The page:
$ 602a, Lawful.- In Georgia it is necessary to allege that the first marriage was “lawful,” or to set forth facts equivalent to this allegation. But the code has the expression “the lawful husband or wife being alive.”. In the absence of these or R. 706; S. v. Nadal, 69 Iowa, 478, 29 Com., 92 Ky. 34, 17 S. W. R. 189; N. W. R. 451; S. v. Hughes, 35 Kan. Cathron v. S., 40 Fla. 468, 24 S. R. 496.] 626, 12 Pac. R. 28, 57 Am. R. 195; 1 Ante, $ 422. Com. v. McGrath, 140 Mass. 296, 6 N. *2 Crim. Pro., II, SS 718–726, 752 E. R. 515; Watson v. S., 13 Tex. Ap. 3 King v. S., 40 Ga. 244. 76; Nelms v. S., 84 Ga. 466, 10 S. E. R. 4 Reed's Ga. Crim. Law, 52 1087, 20 Am. St. R. 377; Faustre v.

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other like special terms, the word is unnecessary; for the mere simple averment of a marriage means a lawful one.'

$ 603. Second marriage. The second marriage must be charged with the particulars of time and place. And, added to this, on principle, and by the common practice,“ should be the name of the person to whom. Unless to cover a statutory word there is no necessity to aver that it was “unlawful;” the fact of the first marriage being set out, its unlawfulness appears." In Vermont, under a statute 6 making punishable one who, having "a former husband or wife living, shall marry another person, or shall continue to cohabit with such second husband or wife in this state," it is held that an indictment on the latter clause, where the second marriage was celebrated in another state, must charge it to have been unlawful in the state of its celebration. The Minnesota court has held the contrary.


Kopke v. P., 43 Mich. 41.

habit, in this state, with the woman 2 Ante, $ 599. [See also Cartnon v. to whom he was lawfully married. S., 40 Fla. 408, 24 S. W. R. 496; In re There should, therefore, have been Watson, 19 R. I. 342, 33 Atl. R. 873; an allegation that the second marTucker v. P., 117 IIL. 88, 7 N. E. R. 51. riage, in New Hampshire, was unBut where the marriage took place lawful, or the respondent committed in another state a particular place no offense by continuing to cohabit need not be alleged. C. v. McGrath, with the woman in this state.... 140 Mass. 296, 6 N. E. R. 515; S. v. If the second marriage had been in Nodal, 69 Iowa, 478, 29 N. W. R. 451.] this state, inasmuch as it was illegal,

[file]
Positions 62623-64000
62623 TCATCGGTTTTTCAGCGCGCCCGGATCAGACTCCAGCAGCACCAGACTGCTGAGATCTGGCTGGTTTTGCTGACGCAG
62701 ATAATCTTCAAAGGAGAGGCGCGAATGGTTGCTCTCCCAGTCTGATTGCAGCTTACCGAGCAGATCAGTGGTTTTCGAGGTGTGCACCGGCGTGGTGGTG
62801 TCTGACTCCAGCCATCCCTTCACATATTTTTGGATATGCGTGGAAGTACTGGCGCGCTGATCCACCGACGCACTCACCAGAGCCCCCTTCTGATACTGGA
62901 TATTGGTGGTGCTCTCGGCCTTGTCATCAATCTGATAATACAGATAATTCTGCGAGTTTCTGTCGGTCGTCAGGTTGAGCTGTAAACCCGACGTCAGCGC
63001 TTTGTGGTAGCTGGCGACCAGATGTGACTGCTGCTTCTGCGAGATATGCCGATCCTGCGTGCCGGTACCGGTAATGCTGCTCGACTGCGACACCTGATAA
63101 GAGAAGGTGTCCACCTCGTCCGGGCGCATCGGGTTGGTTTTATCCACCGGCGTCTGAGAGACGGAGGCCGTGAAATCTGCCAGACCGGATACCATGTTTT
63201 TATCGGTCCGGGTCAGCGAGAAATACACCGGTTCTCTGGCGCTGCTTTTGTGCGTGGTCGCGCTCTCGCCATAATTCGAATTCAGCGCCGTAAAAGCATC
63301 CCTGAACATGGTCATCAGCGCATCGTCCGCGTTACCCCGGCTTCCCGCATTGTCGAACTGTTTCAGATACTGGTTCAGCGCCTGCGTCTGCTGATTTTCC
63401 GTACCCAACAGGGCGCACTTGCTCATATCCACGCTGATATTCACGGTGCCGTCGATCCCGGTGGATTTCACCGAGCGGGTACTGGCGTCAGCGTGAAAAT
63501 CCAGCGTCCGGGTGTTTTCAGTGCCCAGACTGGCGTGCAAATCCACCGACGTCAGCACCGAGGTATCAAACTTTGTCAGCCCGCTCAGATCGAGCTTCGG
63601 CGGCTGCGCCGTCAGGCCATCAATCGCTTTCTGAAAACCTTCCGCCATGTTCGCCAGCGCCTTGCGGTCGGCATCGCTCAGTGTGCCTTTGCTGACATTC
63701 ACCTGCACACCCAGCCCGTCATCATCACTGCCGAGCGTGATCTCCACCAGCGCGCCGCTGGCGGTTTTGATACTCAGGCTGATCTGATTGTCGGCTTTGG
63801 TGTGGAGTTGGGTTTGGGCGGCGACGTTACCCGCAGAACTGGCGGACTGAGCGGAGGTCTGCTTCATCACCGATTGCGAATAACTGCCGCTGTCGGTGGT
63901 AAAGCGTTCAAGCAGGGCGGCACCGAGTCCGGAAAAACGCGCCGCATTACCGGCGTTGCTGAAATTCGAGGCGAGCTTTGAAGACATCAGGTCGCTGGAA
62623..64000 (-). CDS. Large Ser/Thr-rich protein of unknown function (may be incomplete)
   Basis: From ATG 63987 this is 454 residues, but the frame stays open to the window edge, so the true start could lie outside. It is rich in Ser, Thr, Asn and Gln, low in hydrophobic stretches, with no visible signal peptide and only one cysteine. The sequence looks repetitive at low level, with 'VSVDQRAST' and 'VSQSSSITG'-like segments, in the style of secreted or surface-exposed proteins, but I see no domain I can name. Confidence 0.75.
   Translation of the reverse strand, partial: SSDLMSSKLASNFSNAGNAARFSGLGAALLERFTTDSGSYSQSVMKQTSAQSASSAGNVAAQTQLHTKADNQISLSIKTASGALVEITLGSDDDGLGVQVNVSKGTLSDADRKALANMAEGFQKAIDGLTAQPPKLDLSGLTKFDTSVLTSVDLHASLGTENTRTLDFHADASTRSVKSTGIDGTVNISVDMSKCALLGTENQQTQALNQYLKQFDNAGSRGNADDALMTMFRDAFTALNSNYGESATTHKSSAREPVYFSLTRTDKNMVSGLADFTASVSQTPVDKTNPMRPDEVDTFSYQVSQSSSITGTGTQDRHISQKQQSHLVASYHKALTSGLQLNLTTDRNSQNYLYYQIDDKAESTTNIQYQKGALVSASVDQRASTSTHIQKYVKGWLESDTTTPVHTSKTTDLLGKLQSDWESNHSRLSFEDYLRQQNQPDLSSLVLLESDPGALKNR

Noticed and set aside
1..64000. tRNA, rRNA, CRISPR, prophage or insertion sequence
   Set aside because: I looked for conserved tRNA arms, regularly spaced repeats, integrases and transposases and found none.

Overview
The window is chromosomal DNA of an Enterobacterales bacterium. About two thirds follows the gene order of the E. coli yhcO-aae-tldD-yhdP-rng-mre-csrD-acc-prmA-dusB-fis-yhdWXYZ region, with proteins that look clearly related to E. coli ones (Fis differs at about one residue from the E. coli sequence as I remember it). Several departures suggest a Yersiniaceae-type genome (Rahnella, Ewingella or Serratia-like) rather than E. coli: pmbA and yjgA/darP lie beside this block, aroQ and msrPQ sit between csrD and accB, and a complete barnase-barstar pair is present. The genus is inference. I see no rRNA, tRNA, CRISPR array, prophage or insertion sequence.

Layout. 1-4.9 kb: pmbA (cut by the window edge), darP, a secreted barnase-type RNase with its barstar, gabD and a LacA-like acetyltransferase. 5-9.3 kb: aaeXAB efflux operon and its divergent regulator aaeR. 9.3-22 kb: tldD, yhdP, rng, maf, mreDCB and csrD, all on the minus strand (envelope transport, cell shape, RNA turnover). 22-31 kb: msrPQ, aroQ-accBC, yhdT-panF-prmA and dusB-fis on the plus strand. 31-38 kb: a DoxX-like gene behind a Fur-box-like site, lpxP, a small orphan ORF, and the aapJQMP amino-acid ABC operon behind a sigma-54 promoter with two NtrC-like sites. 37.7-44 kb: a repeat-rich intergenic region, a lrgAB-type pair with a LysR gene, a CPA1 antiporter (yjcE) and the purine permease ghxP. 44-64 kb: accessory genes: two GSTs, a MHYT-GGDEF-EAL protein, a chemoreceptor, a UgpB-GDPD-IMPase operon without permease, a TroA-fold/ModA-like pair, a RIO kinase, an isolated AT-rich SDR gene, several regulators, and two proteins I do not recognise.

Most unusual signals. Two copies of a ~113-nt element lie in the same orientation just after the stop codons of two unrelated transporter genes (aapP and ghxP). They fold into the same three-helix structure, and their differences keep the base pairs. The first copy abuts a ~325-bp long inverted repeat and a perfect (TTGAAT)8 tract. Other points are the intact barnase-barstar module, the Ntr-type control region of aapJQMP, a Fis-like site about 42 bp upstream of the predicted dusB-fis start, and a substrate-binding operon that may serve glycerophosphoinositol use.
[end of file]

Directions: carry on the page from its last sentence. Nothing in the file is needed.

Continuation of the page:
3 Crim. Pro., I, SS 104, 570, 571. the former wife being living and the * Ante, SS 598, 600.

lawful wife of the person charged, 5 Kopke v. P., 43 Mich. 41; S. v. the illegality of the second marriage Johnson, 12 Minn. 476, (93 Am. D. would have been apparent, and the 241.] See Com. v. Richardson, 126 court could have judicially recog. Mass. 34, (30 Am. R. 647.]

nized its illegality.” Page 573. The 6 Ante, S 588.

answer to this view is, that if the po?S. v. Palmer, 18 Vt. 570. Will- lygamous marriage was lawful in iams, C. J., said: “The second mar. New Hampshire, it would not be so riage being in the state of New in Vermont; for the courts of no Hampshire, of whose laws we cannot Christian nation would accept as judicially take notice, the respond- good a foreign polygamous marriage, ent committed no offense against the though it was valid at the place of laws of this state by such marriage; its celebration. 1 Bishop, Mar., Div. and, unless that marriage was un- & S., SS 860, 861. Again, by the doclawful by the laws of New Hamp- trine commonly received, the Vershire, Jane Cheney became his law- mont court would presume polygamy ful wife, and perhaps the woman to not allowable in New Hampshire. whom he was formerly married, by Id., SS 411-418. the same law, ceased to be his wife. 8 S. v. Johnson, 12 Minn. 476. It could be no offense in him to co

The true view, to which, perhaps, an examination of the cases will show them not to be adverse, is that in some way the second marriage must appear to be unlawful. But if a first marriage is charged, and then a second while the first subsists, the latter is invalid with us, and the case is brought within the statute, whether it was lawful or unlawful at the place of its celebration.

$ 604. Variance.— The marriage should not be alleged in a way to create a variance. Where the name of the second wife was given in the indictment as Elizabeth Chant, widow, and at the trial it appeared she was not a widow, the variance was held to be fatal; though without this descriptive word the averment would have been equally good.”

$ 604a. Forbidden marriage after divorce.- What is not polygamy should not be indicted as such. In some of our states a statute makes punishable the party who, after being divorced at the suit of the other, marries again." Still such person has ceased to be a husband or wife, and his marriage in violation